• Limited – a limited power of attorney is an authorization that permits a portfolio manager to perform specific functions on behalf of the account owner. It allows the manager to execute an agreed-upon investment strategy and take care of routine related business without contacting the account holder.
  • Specific – you would use a specific power of attorney when you are unable to be physically present to sign important documents. The authorised person can only act on your behalf as outlined in the power of attorney document.
  • General – you would use a general power of attorney to appoint someone to make financial decisions on your behalf for a specific period or event, such as if you’re going overseas and need someone to sell your house or pay your bills.
  • Power of Guardianship – powers of guardianship are used to alter a family member’s priority in the decision making process. They do so by taking members of a particular category, or class, and giving them higher priority than someone of another category, and only come into effect if you lose capacity to make certain decisions.

Testamentary Trusts (Will Trusts):

A testamentary trust is a trust set up within your Will. Testamentary trusts are designed to hold assets, and are overseen by a nominated trustee, who eventually distribute the trust’s assets to beneficiaries. The manner in which this can be done depends on the type and purpose of the testamentary trust. Two of the most common are:

  • Discretionary testamentary trusts, which can be used in some cases for certain tax outcomes and asset protection
  • Protective testamentary trusts, which are generally established for the benefit of someone who is otherwise unable to manage their own affairs.

Common reasons to implement a Testamentary Trust (Will Trust)

  • Creditor Protection
  • Income Splitting
  • Education for grandchildren and children
  • High risk beneficiaries

“I can’t stress enough the importance of Estate Planning and how it provides certainty for your loved ones in the event of your death,” says Andrew.

If you have a Will, how long is it since it has been updated and is it still relevant to your current circumstances?  Do you know where the original is for safe keeping and informed your family of its location?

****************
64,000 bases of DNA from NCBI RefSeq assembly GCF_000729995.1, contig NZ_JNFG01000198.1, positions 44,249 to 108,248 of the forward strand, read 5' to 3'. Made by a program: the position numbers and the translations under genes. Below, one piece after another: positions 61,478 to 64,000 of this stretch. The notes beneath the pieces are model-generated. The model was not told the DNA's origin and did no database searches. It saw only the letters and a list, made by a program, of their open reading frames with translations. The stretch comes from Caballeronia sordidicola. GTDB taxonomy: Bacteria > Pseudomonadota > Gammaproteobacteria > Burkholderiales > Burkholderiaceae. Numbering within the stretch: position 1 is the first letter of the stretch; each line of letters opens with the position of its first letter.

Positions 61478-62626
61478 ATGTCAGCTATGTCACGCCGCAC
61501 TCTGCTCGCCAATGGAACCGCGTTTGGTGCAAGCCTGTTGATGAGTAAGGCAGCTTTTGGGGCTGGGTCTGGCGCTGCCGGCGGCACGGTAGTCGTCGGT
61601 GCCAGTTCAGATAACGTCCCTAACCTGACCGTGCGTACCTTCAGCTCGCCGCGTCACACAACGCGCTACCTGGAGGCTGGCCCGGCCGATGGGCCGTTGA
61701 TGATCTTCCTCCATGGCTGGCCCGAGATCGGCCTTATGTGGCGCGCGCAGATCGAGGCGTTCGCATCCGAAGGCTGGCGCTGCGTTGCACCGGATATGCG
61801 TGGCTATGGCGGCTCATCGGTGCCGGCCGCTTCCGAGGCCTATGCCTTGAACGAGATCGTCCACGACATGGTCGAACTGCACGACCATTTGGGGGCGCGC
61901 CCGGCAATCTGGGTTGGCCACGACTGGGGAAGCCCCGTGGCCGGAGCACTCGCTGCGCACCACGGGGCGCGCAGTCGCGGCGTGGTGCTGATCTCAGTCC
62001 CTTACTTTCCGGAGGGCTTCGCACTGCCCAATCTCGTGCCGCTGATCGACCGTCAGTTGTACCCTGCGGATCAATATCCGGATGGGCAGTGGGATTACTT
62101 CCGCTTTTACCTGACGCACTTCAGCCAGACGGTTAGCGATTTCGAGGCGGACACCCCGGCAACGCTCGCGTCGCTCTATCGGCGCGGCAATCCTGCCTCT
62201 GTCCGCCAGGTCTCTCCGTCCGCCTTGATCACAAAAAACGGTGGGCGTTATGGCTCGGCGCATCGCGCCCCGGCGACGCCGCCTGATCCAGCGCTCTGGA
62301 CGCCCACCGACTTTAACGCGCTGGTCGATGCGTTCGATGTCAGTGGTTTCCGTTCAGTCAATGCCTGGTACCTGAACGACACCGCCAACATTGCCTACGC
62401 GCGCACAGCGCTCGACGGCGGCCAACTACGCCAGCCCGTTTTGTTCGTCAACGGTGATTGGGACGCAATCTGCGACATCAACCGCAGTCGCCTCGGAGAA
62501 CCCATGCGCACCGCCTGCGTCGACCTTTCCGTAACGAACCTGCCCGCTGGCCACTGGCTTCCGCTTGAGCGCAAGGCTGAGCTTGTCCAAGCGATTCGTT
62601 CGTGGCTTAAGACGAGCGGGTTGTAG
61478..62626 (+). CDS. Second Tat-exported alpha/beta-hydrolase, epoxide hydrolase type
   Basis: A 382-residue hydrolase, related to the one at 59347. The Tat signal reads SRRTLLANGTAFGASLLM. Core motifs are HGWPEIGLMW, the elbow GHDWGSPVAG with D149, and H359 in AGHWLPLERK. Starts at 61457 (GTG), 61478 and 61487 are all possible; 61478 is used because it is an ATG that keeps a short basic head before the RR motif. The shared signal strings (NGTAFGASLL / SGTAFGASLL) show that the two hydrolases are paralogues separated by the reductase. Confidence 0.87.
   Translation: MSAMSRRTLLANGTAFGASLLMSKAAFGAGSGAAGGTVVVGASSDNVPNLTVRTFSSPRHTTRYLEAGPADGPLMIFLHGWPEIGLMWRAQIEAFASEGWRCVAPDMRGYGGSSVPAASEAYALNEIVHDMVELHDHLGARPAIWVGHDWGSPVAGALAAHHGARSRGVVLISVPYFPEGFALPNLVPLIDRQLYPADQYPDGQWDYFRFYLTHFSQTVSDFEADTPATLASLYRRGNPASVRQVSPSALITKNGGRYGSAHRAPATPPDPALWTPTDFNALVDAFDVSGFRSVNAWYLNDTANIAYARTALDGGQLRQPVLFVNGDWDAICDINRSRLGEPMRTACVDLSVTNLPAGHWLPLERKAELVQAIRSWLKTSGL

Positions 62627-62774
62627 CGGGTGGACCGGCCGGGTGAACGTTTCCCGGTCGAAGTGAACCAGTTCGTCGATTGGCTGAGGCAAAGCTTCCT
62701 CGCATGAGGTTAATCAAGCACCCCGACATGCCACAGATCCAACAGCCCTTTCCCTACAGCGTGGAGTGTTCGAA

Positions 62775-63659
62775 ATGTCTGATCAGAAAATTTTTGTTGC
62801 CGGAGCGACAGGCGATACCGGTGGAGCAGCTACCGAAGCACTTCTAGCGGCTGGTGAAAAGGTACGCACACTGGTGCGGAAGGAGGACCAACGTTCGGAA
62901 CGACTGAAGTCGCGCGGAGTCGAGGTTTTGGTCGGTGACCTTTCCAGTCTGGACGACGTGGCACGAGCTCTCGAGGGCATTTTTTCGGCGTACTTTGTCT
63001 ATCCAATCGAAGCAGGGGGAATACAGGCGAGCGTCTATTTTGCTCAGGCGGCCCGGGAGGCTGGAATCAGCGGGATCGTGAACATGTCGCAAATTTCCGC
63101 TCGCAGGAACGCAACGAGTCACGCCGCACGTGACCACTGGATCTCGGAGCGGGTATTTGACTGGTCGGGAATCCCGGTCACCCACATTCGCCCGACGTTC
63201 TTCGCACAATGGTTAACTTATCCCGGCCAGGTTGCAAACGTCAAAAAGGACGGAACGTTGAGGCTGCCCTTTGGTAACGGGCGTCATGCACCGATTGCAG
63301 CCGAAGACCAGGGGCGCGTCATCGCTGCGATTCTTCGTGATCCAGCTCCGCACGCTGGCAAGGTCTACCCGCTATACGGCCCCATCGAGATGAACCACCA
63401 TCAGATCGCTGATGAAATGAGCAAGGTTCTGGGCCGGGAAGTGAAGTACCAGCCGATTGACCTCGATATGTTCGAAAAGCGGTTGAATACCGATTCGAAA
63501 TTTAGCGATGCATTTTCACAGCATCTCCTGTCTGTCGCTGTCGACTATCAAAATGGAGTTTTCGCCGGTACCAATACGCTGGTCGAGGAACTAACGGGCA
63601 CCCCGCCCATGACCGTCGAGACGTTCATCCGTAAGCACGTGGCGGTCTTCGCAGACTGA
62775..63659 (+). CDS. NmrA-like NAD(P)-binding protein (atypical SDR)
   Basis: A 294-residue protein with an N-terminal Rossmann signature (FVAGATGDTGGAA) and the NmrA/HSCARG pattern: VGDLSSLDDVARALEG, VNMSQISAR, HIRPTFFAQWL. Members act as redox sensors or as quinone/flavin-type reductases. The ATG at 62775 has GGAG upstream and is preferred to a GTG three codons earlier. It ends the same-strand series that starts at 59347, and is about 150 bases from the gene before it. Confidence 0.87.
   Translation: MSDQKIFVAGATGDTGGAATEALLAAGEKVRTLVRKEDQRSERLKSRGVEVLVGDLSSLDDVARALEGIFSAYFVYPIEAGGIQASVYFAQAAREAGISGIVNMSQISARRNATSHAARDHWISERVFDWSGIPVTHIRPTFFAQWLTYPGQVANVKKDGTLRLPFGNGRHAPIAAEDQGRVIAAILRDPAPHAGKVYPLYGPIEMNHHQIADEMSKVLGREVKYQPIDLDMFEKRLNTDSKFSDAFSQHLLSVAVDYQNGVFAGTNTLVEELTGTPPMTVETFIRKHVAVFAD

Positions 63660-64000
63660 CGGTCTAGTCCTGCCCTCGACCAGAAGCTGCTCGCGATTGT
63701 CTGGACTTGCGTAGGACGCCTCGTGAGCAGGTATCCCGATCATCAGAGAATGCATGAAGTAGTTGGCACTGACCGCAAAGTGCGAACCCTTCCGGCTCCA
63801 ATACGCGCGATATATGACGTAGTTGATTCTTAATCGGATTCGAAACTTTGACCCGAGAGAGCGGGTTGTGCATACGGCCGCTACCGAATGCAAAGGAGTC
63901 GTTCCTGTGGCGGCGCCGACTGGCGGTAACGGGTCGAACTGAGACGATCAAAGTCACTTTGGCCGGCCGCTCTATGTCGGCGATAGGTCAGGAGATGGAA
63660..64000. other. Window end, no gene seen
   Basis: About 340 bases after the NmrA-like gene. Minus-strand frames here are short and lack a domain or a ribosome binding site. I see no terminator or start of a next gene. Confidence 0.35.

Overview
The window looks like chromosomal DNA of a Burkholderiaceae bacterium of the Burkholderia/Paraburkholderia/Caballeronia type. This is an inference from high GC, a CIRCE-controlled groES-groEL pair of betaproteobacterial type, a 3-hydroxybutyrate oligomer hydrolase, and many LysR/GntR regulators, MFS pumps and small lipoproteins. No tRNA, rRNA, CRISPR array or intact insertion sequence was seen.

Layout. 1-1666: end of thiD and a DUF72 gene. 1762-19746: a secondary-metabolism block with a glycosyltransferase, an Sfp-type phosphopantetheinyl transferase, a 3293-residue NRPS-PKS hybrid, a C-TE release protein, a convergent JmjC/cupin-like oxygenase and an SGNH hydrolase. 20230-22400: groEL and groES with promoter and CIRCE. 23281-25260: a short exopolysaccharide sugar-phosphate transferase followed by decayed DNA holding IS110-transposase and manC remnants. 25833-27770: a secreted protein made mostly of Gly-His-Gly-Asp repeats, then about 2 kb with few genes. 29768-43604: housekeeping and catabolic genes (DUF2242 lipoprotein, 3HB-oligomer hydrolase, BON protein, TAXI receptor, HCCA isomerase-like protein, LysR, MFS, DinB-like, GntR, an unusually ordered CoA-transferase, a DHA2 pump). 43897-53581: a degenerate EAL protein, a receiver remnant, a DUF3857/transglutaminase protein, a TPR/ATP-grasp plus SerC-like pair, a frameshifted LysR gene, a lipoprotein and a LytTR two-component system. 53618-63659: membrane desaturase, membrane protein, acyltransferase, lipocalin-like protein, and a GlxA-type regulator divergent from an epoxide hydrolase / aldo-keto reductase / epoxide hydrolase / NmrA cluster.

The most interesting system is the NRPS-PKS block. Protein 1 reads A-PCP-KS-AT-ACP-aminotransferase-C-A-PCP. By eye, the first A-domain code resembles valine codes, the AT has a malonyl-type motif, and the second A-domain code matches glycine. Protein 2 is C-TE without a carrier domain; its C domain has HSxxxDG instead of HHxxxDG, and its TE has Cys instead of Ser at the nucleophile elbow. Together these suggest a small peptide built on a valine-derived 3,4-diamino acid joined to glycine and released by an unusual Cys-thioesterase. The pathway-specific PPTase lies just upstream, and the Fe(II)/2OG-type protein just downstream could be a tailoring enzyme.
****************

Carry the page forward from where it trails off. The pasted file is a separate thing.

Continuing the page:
If you would like further information, please call your Soundbridge Adviser for General information and introduction to our preferred legal advisers.


While every care has been taken in the preparation of this article, Soundbridge Pty Ltd (ABN 40 151 134 146) and AFTA Pty Ltd (ABN 18 624 984 550, AFSL 507423) makes no representations or warranties as to the accuracy or completeness of any statement in it including, without limitation, any forecasts.

The information and any advice provided in this document is general and has been prepared without taking into account your objectives, financial situation or needs, and might not be appropriate to your situation. Because of that, you should, before acting on the advice, consider the appropriateness of the advice, having regard to those things. Past performance is not a reliable indicator of future performance.  AFTA Pty Ltd does not warrant that future forecasts are guaranteed to occur.

The information in this document reflects our understanding of existing legislation, proposed legislation, rulings etc as at the date of issue. In some cases, the information has been provided to us by third parties. While it is believed the information is accurate and reliable, this is not guaranteed in any way. Opinions constitute our judgement at the time of issue and are subject to change. Neither the Licensee nor their employees or directors give any warranty of accuracy, nor accept any responsibility for errors or omissions in this document.

Soundbridge Pty Ltd (ABN 40 151 134 146) is a representative of AFTA Pty Ltd (ABN 18 624 984 550), Australian Financial Services License (507423), Registered office at 166 Quay Street, Rockhampton QLD 4700.